In recent years, the traditional hostility between the two South Asian nuclear neighbours, Pakistan and India, has increased tremendously. Aimed at their deep-rooted territorial disputes, water and terrorism issues, the international community believes that a growing military and nuclear competition pose a grave danger to the regional as well as to the international peace and security. All past efforts to normalise and stabilise Pak-India relations could not yield any positive results. There is a growing fear that over the issues like Kashmir, water and terrorism, a conventional conflict or a limited war between Pakistan and India could escalate into a nuclear war. Under their perceived security concerns, nuclear weapons developments and modernisation programmes in the South Asian region are irreversible. However, the international community believes that there is a need to explore ways to regulate the nuclear behaviour of Pakistan and India according to the evolving nuclear non-proliferation and disarmament norms.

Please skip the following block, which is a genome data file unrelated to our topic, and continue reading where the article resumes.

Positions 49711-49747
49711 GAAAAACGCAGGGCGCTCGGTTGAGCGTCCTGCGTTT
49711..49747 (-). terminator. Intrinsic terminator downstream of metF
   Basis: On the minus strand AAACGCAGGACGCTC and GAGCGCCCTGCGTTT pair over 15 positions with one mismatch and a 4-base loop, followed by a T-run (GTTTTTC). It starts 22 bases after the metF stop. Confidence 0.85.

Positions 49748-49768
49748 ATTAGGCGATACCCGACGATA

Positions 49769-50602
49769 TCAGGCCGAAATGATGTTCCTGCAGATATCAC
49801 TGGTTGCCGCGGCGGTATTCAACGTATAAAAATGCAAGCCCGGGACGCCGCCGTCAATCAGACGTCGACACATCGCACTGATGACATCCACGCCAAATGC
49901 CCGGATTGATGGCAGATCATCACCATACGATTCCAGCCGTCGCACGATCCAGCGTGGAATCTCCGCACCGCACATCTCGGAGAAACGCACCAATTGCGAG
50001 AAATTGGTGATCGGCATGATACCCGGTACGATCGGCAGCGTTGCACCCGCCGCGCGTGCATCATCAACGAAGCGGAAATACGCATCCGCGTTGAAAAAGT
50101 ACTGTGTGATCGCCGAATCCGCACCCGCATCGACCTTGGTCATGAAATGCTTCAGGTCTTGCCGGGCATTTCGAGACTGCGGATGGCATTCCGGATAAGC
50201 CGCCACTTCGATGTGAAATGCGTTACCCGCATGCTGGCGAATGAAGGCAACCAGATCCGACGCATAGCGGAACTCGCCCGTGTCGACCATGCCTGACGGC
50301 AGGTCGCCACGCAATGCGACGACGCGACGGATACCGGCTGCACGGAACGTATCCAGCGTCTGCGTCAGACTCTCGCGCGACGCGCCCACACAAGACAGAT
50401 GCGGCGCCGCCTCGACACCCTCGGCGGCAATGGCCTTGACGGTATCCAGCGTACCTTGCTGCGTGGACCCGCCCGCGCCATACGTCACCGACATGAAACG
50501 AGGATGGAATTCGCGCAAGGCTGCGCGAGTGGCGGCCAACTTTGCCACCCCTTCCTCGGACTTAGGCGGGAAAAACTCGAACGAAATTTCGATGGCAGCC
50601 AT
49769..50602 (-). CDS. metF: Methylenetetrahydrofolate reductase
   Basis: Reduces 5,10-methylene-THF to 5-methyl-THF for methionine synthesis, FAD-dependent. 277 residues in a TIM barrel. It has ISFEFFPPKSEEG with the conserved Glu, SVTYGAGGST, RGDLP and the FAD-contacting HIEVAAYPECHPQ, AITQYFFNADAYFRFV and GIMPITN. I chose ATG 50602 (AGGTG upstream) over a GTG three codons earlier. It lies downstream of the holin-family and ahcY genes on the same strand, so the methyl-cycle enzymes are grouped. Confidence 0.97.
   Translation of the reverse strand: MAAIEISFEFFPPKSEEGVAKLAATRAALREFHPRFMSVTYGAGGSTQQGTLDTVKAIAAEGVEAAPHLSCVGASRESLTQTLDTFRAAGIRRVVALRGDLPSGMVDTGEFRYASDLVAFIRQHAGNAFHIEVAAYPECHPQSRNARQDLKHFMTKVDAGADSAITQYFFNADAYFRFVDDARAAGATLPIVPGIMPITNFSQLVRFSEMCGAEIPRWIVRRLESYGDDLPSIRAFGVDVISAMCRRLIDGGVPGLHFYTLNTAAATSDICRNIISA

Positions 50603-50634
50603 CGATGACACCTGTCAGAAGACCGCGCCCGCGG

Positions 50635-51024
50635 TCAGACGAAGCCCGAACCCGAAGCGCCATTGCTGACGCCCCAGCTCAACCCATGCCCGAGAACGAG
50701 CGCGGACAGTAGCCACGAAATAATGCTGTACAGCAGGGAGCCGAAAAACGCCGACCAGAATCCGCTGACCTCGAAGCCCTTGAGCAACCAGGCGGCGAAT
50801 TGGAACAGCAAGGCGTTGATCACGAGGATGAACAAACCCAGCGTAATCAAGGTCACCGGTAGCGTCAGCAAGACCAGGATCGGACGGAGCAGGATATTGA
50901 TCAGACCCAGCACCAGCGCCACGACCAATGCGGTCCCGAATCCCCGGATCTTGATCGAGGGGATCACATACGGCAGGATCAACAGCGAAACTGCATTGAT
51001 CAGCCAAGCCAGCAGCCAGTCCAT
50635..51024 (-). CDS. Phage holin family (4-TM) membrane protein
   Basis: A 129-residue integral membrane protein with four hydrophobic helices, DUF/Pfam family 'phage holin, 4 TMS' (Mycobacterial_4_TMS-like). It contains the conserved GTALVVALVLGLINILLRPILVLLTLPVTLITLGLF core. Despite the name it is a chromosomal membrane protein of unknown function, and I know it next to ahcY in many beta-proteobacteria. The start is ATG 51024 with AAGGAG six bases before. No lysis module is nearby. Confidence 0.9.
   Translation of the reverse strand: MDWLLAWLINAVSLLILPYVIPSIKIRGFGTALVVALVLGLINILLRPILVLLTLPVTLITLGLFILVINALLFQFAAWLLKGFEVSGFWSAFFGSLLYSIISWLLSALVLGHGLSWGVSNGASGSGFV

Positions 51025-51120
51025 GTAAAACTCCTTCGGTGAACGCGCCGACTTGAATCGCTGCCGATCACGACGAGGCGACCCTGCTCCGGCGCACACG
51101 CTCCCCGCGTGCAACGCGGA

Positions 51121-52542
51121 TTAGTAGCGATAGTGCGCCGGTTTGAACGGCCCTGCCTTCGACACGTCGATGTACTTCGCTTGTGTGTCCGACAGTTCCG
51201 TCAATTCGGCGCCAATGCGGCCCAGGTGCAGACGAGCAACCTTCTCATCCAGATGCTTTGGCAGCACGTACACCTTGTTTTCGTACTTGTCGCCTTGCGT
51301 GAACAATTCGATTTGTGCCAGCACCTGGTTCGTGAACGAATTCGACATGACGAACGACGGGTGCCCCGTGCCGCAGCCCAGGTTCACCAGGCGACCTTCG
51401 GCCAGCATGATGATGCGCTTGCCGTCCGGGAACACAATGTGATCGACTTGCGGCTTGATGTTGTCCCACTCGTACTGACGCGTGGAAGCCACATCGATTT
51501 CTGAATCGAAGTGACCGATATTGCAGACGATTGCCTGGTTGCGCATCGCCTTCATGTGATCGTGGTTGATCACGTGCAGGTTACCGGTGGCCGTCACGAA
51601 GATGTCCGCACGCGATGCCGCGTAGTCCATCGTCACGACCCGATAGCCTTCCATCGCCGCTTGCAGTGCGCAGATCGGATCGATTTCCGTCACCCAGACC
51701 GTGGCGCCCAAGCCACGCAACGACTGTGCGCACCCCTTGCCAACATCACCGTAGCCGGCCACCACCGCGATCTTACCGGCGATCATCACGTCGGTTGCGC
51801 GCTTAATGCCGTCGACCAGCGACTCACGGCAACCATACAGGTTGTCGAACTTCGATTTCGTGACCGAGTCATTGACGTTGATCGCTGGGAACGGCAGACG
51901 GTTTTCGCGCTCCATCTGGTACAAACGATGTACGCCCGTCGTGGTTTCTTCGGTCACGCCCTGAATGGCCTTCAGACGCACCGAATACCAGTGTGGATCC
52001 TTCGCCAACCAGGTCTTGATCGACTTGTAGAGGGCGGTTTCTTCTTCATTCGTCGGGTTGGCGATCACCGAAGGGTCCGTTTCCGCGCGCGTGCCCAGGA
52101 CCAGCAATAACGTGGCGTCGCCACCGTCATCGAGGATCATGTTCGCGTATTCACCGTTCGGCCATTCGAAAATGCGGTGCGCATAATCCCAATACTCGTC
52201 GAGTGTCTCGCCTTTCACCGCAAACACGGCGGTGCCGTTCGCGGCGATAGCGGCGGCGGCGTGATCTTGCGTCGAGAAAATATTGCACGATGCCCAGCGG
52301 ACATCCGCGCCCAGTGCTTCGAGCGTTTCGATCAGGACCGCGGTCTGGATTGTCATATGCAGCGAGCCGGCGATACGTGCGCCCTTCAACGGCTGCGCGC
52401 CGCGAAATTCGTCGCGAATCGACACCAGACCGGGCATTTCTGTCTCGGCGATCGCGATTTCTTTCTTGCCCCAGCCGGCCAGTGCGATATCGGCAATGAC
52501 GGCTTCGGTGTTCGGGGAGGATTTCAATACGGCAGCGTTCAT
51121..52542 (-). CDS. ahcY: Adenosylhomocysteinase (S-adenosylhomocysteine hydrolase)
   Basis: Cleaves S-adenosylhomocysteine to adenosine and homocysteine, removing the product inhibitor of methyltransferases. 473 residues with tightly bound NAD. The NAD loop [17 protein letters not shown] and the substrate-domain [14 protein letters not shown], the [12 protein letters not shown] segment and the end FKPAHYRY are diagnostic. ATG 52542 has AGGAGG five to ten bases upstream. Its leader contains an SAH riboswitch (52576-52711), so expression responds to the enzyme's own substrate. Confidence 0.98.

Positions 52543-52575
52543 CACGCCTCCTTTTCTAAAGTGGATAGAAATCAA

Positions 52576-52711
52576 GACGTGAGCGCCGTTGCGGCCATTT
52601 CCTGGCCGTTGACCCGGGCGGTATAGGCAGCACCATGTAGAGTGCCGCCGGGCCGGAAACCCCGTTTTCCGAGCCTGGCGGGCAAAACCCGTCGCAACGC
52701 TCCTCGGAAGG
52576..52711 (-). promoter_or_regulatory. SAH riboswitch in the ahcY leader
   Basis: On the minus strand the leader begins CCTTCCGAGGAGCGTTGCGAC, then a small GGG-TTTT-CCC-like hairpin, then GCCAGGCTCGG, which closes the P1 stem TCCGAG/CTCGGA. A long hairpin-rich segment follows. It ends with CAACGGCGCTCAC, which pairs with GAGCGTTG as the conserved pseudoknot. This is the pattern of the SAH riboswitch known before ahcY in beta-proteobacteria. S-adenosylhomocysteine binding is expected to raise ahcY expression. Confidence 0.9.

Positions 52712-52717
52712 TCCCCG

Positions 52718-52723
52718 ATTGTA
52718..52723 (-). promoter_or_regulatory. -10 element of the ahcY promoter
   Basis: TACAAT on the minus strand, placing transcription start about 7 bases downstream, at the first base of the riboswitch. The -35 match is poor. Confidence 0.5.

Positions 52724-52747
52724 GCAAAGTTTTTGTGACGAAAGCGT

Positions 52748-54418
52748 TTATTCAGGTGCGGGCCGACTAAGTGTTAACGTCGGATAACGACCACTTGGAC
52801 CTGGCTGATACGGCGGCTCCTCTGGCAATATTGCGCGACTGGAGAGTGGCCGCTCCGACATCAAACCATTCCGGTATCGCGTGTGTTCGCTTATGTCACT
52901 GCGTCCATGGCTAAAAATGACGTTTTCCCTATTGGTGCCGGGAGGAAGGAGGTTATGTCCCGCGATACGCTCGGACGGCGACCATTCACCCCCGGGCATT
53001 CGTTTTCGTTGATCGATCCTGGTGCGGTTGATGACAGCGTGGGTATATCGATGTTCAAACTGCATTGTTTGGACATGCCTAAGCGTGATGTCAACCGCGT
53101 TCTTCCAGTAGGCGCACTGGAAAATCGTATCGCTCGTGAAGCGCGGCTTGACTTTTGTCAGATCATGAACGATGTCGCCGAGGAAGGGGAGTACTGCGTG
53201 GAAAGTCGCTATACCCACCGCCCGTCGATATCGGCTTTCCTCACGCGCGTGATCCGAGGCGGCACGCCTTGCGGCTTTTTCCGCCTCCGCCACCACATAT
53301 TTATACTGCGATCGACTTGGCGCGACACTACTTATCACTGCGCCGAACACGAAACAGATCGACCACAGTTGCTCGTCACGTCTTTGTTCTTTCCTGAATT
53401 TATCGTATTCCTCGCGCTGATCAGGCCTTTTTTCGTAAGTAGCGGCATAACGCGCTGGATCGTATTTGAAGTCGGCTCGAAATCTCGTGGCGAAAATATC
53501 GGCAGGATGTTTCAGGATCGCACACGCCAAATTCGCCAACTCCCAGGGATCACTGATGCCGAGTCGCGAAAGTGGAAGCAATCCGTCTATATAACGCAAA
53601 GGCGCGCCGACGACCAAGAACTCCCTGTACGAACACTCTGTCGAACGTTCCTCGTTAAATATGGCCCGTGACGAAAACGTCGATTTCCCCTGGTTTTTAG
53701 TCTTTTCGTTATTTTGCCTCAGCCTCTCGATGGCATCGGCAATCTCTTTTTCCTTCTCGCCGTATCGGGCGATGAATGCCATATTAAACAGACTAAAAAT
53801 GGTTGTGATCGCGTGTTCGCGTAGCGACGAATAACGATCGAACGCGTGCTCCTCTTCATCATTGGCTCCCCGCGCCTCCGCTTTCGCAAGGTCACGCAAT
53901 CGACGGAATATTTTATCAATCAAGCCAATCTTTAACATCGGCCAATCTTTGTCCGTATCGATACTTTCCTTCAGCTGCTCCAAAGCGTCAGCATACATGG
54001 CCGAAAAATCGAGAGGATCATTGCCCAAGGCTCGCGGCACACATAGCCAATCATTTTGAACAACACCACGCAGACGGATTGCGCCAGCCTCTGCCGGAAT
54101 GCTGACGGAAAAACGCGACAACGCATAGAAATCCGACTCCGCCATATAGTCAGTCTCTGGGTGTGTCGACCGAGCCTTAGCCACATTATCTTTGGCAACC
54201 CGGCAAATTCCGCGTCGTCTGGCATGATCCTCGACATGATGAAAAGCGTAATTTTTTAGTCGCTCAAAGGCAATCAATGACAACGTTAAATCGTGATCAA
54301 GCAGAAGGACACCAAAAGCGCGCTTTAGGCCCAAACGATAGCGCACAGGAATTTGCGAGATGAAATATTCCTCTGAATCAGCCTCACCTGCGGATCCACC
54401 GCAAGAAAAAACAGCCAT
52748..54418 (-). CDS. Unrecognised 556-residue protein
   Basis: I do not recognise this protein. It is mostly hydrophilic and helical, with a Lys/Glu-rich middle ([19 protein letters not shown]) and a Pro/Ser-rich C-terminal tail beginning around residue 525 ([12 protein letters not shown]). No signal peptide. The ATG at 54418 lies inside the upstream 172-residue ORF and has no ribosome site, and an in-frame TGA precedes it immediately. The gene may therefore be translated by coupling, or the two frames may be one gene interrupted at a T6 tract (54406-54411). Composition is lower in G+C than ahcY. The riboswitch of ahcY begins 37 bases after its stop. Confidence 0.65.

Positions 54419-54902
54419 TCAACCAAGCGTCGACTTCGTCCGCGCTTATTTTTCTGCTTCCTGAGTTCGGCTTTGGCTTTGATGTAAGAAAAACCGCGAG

With this background, Mario E Carranza in his book, India Pakistan Nuclear Diplomacy: Constructivism and the Prospects for Nuclear Arms Control and Disarmament in South Asia, has made an attempt to explore the prospects of nuclear arms control and disarmament in South Asia. In contrast to the existing realist/neorealist approach towards Pak-India nuclear competition, he supported his argument by providing an alternative theoretical framework based on Constructivism. He challenged realist/ neorealist approaches as rigid ones by comparing them with Constructivism, which provides enough space to accommodate emerging Nuclear Non-Proliferation Norms (NNPN), global disarmament norms and influence of the international social environment. He compared both these approaches and provided an in-depth literature review for better exploring the prospects of nuclear arms control and disarmament between Pakistan and India. He argued that existing literature on nuclear competition between Pakistan and India is mainly based on realist/neorealist approaches, which revolve around security dilemmas and stability instability paradox, whereas there is a gap of constructivist analyses of the Pak-India nuclear conundrum. Based on a constructivist theoretical framework, he tried to find prospects of building a nuclear arms control regime, with or without waiting for a final solution to the Kashmir dispute in South Asia.